In fact, some of the traditional practices, such as warming the pot first, and using a tea-cosy, exist because they ensure that the water is and remains as hot as possible while the tea ‘brews’ (infuses/steeps), in order to get the best result.

Conversely, the colder the water at the moment of impact, the worse the result. As Adams said: “Americans are all mystified about why the English make such a big thing out of tea because most Americans have never had a good cup of tea.” I don't know whether this is as true now as it was then, but I can well believe it — the last time I was in the USA I was horrified to be served a glass of warmish water with a teabag on the side. (I didn't complain — I'm English, after all — but the results were predictably dire. What were they thinking???)

So any method which doesn't involve combining tea with boiling (not boiled) water isn't a proper method!

(* For most black teas, anyway. Oolong, green, and white teas have different requirements for temperature and time.)

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    As an American, I can tell you that when you order a cup of tea in a restaurant in the U.S., the majority of the time you will be served a cup of hot water with a rack of tea bags to choose from. We have no clue how to prepare a cup of tea ;) Jun 6, 2023 at 0:24
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    American tea is very different. Probably the most popular way Americans serve tea is ice cold with enough sugar in it to cause instant type II diabetes. ("Sweet tea") An "Arnold Palmer" is another very popular way - again an iced drink consisting of 1-2 parts unsweetened iced tea and 1-2 parts lemonade. Hot black tea is not very popular here. As I mentioned in another comment, tea blends in American tea bags generally have a very different flavor from British blends. The first time I had a bag brought over from the UK it was like a whole new flavor I’d never experienced before. Jun 6, 2023 at 2:39
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    As to "what were they thinking?" - probably something like order coffee or a coke like a regular person - this is a diner in Des Moines, not parliament Jun 6, 2023 at 2:41
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    @ToddWilcox also that pot/cup probably has been 99% used for black tar coffee which imparts its own uniquely unsettling flavor.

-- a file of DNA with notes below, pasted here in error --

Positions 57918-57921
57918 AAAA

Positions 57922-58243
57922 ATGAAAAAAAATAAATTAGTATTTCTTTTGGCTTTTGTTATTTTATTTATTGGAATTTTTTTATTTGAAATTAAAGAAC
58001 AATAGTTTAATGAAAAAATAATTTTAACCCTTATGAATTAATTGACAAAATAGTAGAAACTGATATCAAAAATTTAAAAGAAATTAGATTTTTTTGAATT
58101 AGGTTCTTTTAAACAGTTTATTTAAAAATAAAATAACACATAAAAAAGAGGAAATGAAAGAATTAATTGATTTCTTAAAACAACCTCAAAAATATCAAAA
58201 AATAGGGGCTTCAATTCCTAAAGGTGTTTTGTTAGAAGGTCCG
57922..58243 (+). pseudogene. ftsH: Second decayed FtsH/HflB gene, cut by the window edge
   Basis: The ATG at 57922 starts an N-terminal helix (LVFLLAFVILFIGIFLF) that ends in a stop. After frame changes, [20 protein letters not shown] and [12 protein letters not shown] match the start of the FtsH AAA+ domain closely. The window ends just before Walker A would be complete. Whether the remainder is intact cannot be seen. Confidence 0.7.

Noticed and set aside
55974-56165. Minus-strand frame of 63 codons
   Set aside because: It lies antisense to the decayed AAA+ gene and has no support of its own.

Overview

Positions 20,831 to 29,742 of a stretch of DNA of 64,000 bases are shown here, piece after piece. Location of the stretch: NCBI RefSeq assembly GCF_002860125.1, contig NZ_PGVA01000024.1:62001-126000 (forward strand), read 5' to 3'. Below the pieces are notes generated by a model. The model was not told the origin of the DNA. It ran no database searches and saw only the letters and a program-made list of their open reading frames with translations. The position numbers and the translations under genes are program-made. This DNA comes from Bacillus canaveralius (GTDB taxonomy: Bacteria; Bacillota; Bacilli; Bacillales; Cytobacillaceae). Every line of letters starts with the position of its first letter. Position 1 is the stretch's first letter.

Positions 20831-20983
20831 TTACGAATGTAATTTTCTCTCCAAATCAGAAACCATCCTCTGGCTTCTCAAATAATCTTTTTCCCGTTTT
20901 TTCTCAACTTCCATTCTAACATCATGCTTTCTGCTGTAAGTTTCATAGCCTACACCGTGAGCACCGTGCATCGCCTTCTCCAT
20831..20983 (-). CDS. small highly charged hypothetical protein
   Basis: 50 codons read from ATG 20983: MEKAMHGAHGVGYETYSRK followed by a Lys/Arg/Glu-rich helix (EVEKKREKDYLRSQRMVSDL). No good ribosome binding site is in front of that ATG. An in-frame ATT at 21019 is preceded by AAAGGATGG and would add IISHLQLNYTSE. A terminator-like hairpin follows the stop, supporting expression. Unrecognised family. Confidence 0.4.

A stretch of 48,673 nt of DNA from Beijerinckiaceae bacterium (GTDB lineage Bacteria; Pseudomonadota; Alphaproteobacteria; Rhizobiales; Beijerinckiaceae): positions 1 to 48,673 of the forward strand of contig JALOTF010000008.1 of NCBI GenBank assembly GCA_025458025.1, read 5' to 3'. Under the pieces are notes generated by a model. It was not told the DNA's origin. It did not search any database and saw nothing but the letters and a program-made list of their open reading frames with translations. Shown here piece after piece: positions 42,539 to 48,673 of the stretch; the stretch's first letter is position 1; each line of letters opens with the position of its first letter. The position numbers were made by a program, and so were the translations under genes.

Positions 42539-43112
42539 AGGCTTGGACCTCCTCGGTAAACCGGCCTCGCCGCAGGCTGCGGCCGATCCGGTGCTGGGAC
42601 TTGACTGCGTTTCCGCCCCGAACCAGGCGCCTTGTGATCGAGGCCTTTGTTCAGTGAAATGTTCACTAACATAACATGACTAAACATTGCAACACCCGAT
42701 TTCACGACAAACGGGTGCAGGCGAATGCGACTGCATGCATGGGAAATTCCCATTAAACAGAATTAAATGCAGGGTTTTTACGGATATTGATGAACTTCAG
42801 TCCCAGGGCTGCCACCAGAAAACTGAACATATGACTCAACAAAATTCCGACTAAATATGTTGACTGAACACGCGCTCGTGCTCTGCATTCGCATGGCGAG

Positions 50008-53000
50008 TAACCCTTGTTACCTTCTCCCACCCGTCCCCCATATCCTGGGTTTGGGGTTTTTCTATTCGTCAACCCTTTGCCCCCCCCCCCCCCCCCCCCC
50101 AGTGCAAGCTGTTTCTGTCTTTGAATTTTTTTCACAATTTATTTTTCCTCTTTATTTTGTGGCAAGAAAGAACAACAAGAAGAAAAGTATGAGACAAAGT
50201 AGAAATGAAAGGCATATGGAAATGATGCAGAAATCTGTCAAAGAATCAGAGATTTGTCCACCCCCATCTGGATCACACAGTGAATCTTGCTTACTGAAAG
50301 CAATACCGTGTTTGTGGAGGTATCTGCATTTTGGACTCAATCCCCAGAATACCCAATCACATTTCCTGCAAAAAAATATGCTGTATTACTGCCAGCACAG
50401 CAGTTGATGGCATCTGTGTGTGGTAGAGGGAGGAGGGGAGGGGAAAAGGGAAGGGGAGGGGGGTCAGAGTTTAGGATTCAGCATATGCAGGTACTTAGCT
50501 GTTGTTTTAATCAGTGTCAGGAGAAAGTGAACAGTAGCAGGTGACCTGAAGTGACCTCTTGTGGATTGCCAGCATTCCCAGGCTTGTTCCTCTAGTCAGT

– lonstar
    Jun 6, 2023 at 11:20
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    @ToddWilcox Ironically, speaking as someone who semi-frequently gets cups of tea in Parliament's cafes, they're not very good...
    – ZsigE
    Jun 7, 2023 at 8:14
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I've seen a lot of silly answers out there (not any of the others here by the way), so I'm going to say that the proper way is the way most people do it here in the UK.

The vast majority of tea made in Britain is using bags, and there's no trick to it. You pour some boiling water in a cup, drop in a bag and let it steep for a bit, or you pour the water over the bag which is what most people do. Much of Britain has hard water, so rather than letting it steep it's better to stir it around for a few seconds and get the bag out right away, otherwise you can get hard water scum on top. Few people I know have loose tea in their houses, or strainers to use it. I have 10 varieties but that's pretty unusual. Traditionally people made tea loose because tea bags didn't exist, nowadays loose tea is a specialist item, smaller grocery stored often don't even stock it.

I know from a former royal protection officer that when the royals go to functions they often drink tea made from bags as it's what's there, however if I was serving the king I would make loose tea as it's generally better and there's some ceremony about it. I would ask him whether he wanted the milk added before or after the tea as it's a matter of personal preference, leading to the other definition of what's proper, which is to make tea how someone likes it.

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  • If you use a fork to stir it, that seems to make the scum disappear—maybe it breaks it up into small pieces that aren't so visible. Also, I think it's more effective than a spoon at squeezing the bag against the side of the mug. But each to their own, as you said. Jun 6, 2023 at 14:52
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Already some great answers covering the question in detail, but I believe they all miss a little of the minutiae surrounding the use of tea bags which I think could be visited. (I would however agree that using tea bags isn't really the 'proper' way to prepare tea [which would be to use leaf]).

When using tea bags, the length of steeping and how vigorously you agitate (and squeeze) the teabag can have a large alteration on the finished taste of the tea (when making black tea, this is more obvious). A shorter steep and gentle stir will release the more aromatic, lighter flavours whereas a longer steep time will release the darker, stronger and potentially more bitter flavours which is why different varieties of teas will have a suggested steep time to get a full-rounded flavour from each.